Herzberg, F. 2003. One more time: How do you motivate employees? Harvard Business Review (January): 87-96. (This paper was originally published in the HBR in 1968).
Summary by Justin Gerber
Master of Accountancy Program
University of South Florida, Summer 2003
Kohn and Pfeffer | Behavioral Issues Main Page | Deming Main Page
The purpose of this article is to bridge the gap between knowledge and speculation about what motivates employees.
Many difficulties exist with moving employees to action. The quickest way to get an employee to do something is to ask, but if the person declines, the next solution is to give them a kick in the pants (KITA). However, there are problems with KITA and motivation. The employee, of course, does move when the KITA is applied, whether it is physical or psychological, but KITA does not lead to motivation, it only leads to movement. If an employee needs no outside stimulation, then he or she wants to do it.
Next Herzberg confronts KITA practices that were developed to instill motivation.
1. Reducing time spent at work – The idea here is to motivate people to work by getting them off the job. The truth is that motivated people seek more hours, not less.
2. Spiraling Wages – Spiraling wages motivate people to seek the next wage increase. If rising wages won’t motivate, reducing them might.
3. Fringe Benefits – These benefits have gone from rewards to rights. The cost of fringe benefits is approximately 25% of the wage dollar. People are spending less time working expecting more security and money. Fringe benefits do not motivate.
4. Human Relations Training – More than 30 years of teaching and training and the question is still the same: How do you motivate employees?
5. Sensitivity Training – Because of the failure of Human Relations Training, sensitivity training was developed. Many employees were forced to get to know themselves better and no motivation was garnered.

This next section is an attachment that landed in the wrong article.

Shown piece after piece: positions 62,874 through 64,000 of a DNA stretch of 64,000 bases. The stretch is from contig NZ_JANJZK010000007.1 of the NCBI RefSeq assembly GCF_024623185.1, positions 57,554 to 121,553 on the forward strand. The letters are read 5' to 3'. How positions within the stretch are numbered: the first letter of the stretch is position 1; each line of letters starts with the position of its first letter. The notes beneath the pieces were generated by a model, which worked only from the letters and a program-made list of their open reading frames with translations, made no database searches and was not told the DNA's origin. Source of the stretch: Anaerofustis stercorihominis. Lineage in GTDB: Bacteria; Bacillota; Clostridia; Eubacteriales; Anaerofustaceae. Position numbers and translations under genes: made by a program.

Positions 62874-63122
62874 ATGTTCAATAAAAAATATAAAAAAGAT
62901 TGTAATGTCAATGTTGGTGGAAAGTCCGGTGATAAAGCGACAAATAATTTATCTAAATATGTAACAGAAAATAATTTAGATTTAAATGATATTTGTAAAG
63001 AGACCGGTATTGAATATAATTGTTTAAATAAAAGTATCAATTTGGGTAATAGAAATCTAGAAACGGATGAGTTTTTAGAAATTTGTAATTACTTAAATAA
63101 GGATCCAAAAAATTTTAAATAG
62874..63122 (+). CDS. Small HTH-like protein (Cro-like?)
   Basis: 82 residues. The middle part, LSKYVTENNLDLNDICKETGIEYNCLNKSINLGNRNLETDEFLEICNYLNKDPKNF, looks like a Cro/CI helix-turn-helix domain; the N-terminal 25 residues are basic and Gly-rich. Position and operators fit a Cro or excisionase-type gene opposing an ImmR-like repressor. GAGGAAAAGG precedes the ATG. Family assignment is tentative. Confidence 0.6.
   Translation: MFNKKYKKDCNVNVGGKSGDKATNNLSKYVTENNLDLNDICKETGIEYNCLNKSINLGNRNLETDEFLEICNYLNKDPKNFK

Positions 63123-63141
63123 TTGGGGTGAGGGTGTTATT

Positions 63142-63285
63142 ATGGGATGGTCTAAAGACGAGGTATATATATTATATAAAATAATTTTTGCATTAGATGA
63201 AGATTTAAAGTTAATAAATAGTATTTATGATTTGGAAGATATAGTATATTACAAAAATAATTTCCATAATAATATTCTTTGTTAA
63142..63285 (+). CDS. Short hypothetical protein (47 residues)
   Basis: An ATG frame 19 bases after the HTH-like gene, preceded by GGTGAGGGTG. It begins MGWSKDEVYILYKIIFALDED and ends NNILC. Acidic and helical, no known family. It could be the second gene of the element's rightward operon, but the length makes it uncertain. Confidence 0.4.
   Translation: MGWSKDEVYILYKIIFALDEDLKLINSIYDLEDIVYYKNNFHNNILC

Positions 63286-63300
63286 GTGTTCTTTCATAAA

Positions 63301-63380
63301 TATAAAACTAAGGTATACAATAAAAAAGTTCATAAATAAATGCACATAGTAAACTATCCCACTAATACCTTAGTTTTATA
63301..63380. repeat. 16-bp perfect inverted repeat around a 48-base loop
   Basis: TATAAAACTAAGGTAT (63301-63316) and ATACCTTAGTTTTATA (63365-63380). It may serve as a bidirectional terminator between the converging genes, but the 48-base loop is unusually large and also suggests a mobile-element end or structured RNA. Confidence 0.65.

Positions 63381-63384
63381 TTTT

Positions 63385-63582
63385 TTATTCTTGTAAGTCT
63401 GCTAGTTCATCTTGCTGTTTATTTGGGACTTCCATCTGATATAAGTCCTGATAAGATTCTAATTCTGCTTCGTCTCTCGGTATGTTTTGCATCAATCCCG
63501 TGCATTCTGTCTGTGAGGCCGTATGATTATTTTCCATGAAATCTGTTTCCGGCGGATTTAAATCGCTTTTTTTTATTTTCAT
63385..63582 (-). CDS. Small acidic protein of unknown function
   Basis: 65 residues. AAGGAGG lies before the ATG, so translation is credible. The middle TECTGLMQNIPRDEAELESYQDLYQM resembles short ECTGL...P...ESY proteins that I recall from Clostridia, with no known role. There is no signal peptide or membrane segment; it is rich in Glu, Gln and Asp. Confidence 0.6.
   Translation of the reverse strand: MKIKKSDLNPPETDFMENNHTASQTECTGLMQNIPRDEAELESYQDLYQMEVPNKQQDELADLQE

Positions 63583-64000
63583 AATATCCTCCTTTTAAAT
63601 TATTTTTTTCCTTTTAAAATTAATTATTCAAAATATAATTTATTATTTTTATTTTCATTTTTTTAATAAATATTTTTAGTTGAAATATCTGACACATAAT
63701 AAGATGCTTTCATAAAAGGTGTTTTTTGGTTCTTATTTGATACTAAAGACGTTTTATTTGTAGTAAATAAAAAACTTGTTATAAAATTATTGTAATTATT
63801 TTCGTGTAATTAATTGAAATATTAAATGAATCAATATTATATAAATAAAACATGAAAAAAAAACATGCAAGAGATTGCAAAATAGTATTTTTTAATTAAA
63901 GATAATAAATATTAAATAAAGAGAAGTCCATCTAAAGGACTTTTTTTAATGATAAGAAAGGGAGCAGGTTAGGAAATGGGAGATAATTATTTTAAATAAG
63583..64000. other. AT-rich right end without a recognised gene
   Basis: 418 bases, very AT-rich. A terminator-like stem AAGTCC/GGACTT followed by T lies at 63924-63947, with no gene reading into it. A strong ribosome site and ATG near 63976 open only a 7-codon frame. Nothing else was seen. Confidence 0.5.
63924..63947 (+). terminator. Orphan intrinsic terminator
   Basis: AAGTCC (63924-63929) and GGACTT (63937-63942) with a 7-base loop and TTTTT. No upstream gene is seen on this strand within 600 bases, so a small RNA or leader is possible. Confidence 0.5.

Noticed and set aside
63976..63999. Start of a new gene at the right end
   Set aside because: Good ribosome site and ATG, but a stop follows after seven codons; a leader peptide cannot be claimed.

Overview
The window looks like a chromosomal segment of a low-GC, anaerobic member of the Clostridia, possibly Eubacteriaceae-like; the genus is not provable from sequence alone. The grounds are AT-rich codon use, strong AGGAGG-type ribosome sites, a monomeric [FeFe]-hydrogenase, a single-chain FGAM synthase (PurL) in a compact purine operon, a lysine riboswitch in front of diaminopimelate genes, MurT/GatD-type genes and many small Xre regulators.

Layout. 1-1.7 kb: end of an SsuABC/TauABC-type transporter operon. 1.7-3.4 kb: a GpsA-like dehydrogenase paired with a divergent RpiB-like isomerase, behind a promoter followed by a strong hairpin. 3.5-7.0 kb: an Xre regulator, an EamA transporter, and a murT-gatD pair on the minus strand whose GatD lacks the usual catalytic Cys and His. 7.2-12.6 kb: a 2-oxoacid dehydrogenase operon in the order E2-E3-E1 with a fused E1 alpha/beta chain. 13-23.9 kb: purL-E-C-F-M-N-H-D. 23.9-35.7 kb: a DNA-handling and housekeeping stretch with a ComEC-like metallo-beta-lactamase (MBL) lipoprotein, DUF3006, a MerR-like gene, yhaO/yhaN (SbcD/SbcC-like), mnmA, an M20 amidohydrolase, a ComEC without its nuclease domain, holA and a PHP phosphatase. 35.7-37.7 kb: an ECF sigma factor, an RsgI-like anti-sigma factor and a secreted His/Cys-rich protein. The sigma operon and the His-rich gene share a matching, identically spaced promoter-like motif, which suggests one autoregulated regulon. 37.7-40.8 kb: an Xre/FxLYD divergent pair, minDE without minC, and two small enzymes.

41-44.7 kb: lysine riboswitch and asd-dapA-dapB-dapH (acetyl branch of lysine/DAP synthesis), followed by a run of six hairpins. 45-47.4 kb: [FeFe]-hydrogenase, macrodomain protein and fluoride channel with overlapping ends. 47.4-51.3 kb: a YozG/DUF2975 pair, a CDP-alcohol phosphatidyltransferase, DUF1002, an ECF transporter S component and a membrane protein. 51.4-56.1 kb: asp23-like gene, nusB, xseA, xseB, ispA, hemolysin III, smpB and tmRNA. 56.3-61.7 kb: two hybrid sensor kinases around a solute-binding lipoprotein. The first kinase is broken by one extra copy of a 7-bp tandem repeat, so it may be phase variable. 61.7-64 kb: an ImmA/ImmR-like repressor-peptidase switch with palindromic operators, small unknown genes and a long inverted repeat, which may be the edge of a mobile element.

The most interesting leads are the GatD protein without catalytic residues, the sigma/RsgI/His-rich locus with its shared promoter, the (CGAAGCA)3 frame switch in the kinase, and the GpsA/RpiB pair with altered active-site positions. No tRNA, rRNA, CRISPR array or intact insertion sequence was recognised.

6. Communications – This was the next management training program to instill motivation. The idea was to let employees understand what management was trying to do for them. But communication didn’t lead to motivation, it only lead to management realizing that it was not listening to employees.
7. Two Way Communication – Management now began welcoming suggestions and surveys. The two-way communication brought some improvement but still had no motivating effect.
8. Job Participation – Job participation was designed to give employees the sense of achievement, or to show the employee the big picture. This, of course, doesn’t lead to motivation.
Employee Counseling – Employees could talk to someone about their
problems and perhaps that would motivate them.
But the counseling also failed to yield the desired results. In fact,
counseling services were often interfering with the operation of the organization itself.
Herzberg developed a motivation-hygiene theory based on a study of engineers and accountants. The findings of the initial study suggest that factors involved in producing job satisfaction (and motivation) are different from the factors that lead to job dissatisfaction (hygiene). These findings have been replicated by sixteen other investigations.
The problem with semantics is resolved when understanding human behavior. Two differing needs are involved. One set of needs comes from the animal-like nature – built in drive to avoid pain and all other biological needs that drive humans. For example, hunger, makes it necessary to make money, and thus money is a specific drive. The other need is the ability to achieve and to experience growth. The tasks that satisfy the growth need are found in the job content, but also factors that induce pain-avoidance behavior are found on the job. Growth or motivator factors are achievement, recognition, work itself, responsibility, advancement and growth. The dissatisfaction avoidance or hygiene factors are company policy & administration, supervision, relationship with supervisor, working conditions, salary, relationship with peers, personal life, relationship with subordinates, status, and security. See below for a graphic view of the results of twelve of Herzberg's investigations.
The motivation-hygiene theory proposes that work must be enriched to successfully utilize, or motivate, personnel. Job enrichment provides the opportunity for growth. Job enrichment must be vertical job loading and not horizontal job loading. Horizontal loading consists of challenging the employee to increase production amounts or adding another meaningless task to the existing one. Vertical job loading could be removing controls while keeping accountability and introducing new and more challenging tasks not previously handled. Job enrichment needs to be a continuous management function according to Herzberg.
Herzberg disputes the ideas shared by managers that money and benefits motivate employees. Instead, Herzberg believes continuous job enrichment will motivate employees. He provides ten steps at the end of the article that managers should follow to implement his motivation-hygiene theory.